The Democratic Debate today in New Hampshire was quite the sight. Barack Obama and John Edwards sat on one side of the table, seemingly tag-teaming in a sustained attack against Hillary Clinton.
Bill Richardson once commented that he had been at hostage negotiations that were more civil than the beginning of the debate.
Clinton Has a History of Change
Clinton was strong from the beginning in claiming that she was an agent of change. She claims that her opponents, Barack and Edwards, are all talk – while she has a long history of putting change into practice. At one point, she claimed 35 years of experience. At another point, she claimed she was change embodied.
Yet throughout the debate, Clinton appeared to be on the defensive. She is coming off a defeat in the Iowa Caucus, and the polls reported during the debate show her neck and neck with Barack Obama in New Hampshire. There is a very real possibility that she will lose again when New Hampshire voters go to the polls for their own primary.
Barack and Edwards Seated Together, Joint Victim of Clinton Attacks
One of the best images of the night was when Barack Obama and Edwards had both finished answering a question and Clinton responded. She requested a reality check, and went on to press her claim that she could offer more substantial change than either Barack or Edwards. The camera panned out, showing Edwards and Barack eagerly scribbling on their pads while Richardson sat in his seat without moving.
For most of the night, Richardson seemed inconsequential. He fielded a number of questions, re-iterating his own resume. He emphasized his experience negotiating with foreign nations and made some broad claims about how to help the foreign policy and energy policy of the country. He did raise one of the only references to education and No Child Left Behind. The other candidates seemed to ignore him, though, focusing their responses at each other.
Barack and Edwards seemed clearly to carry the night. The two of them piggy-backed off each other repeatedly. When Clinton made an attack on both Barack and Edwards, Barack responded first, but said that he wanted to make sure Edwards got a chance to respond as well. Several times throughout the night, one of the two would finish speaking and the other would pick up the same theme.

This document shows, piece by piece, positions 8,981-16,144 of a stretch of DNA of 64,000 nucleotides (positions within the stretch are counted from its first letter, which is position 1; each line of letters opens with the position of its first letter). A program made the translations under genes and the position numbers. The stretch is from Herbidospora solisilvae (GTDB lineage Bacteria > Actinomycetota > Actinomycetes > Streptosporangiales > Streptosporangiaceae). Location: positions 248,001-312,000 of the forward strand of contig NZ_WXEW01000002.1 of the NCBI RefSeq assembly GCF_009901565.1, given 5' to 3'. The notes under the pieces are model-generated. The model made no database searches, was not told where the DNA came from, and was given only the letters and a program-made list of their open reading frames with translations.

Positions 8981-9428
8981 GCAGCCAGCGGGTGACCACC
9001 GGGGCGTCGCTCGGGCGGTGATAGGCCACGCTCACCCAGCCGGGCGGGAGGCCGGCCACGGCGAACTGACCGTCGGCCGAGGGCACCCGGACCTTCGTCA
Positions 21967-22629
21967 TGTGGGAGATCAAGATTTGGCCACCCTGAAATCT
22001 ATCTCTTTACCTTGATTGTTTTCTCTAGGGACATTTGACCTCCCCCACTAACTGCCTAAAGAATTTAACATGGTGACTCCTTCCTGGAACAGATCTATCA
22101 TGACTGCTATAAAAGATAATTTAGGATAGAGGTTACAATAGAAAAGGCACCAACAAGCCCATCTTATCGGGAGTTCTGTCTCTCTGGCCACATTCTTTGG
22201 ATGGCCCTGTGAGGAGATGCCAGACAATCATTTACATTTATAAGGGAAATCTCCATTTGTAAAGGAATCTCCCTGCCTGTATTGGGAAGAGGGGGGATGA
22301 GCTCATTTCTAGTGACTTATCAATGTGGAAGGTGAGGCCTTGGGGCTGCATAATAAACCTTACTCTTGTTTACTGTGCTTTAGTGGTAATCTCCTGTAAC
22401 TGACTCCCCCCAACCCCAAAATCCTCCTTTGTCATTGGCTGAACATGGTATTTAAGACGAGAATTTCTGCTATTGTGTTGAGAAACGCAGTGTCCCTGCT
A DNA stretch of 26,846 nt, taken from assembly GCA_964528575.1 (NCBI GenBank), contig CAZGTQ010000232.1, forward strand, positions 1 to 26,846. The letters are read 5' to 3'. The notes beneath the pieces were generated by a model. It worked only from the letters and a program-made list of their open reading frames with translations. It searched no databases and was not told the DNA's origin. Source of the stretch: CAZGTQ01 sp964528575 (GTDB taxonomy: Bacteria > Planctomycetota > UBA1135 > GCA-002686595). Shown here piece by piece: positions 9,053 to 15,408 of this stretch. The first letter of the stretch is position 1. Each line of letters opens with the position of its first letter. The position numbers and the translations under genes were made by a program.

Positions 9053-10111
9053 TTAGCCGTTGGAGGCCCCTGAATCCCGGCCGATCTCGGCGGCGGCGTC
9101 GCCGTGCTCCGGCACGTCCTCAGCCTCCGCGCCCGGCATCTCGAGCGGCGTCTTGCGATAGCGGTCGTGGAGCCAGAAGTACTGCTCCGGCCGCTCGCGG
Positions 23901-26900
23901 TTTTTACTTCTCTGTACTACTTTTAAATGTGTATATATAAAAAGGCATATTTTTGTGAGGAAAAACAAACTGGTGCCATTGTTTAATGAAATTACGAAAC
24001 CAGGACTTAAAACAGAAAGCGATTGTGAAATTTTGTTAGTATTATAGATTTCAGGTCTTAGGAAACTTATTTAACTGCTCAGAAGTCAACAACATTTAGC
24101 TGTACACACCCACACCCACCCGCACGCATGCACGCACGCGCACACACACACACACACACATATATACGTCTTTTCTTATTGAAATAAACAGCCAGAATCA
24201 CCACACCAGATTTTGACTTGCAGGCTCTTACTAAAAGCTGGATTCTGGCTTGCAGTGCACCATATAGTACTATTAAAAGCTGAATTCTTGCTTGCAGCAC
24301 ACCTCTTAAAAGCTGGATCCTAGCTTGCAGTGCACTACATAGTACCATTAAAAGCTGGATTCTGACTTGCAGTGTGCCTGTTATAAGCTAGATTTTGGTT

Message of Change from Barack and Edwards. Difference Is In the Passion
Barack emphasized his new kind of politics, bringing bipartisanship, change, and ethics reform. He repeatedly said that he would bring the American people back into the government, make the government more transparent and change the dialogue in Washington. At one point, he said there were deep problems with Washington’s atmosphere – even before Bush. A lightly veiled attack against Bill Clinton, perhaps.
Edwards hammered home several times his goal of fighting special interests. In a poignant moment, he referenced his father, who worked in a mill for thirty plus years to help support the family. Edwards claimed that his middle class roots are strong, and that he will fight to help the middle class fight against entrenched special interests like health insurance companies, energy companies, and lobbyists. The fight, he said, was deeply personal.
Overall, Edwards and Barack echoed a similar message. Each wants to bring change; each wants to cut the lobbyists out of Washington. Edwards seems a bit more angry, a bit more aggressive in his stance, while Barack is more sustained. Each is hopeful and looking forward.
Clinton and Richardson are still looking back. Clinton repeatedly referenced her history of change, claiming that she had exemplified change for thirty plus years. Richardson said on more than one ocassion that experience was not a bad thing. He claimed that his resume, his experience showed that he could help bring about change. Their experience seemed to be on the defensive, though, no matter what they claimed.
Change on one side, status quo on the other. Interesting that they were seated with Edwards and Barack to the left and Richardson and Clinton to the right. Maybe the debate organizers agree with Edwards, who subtly attacked Clinton as an agent of the status quo.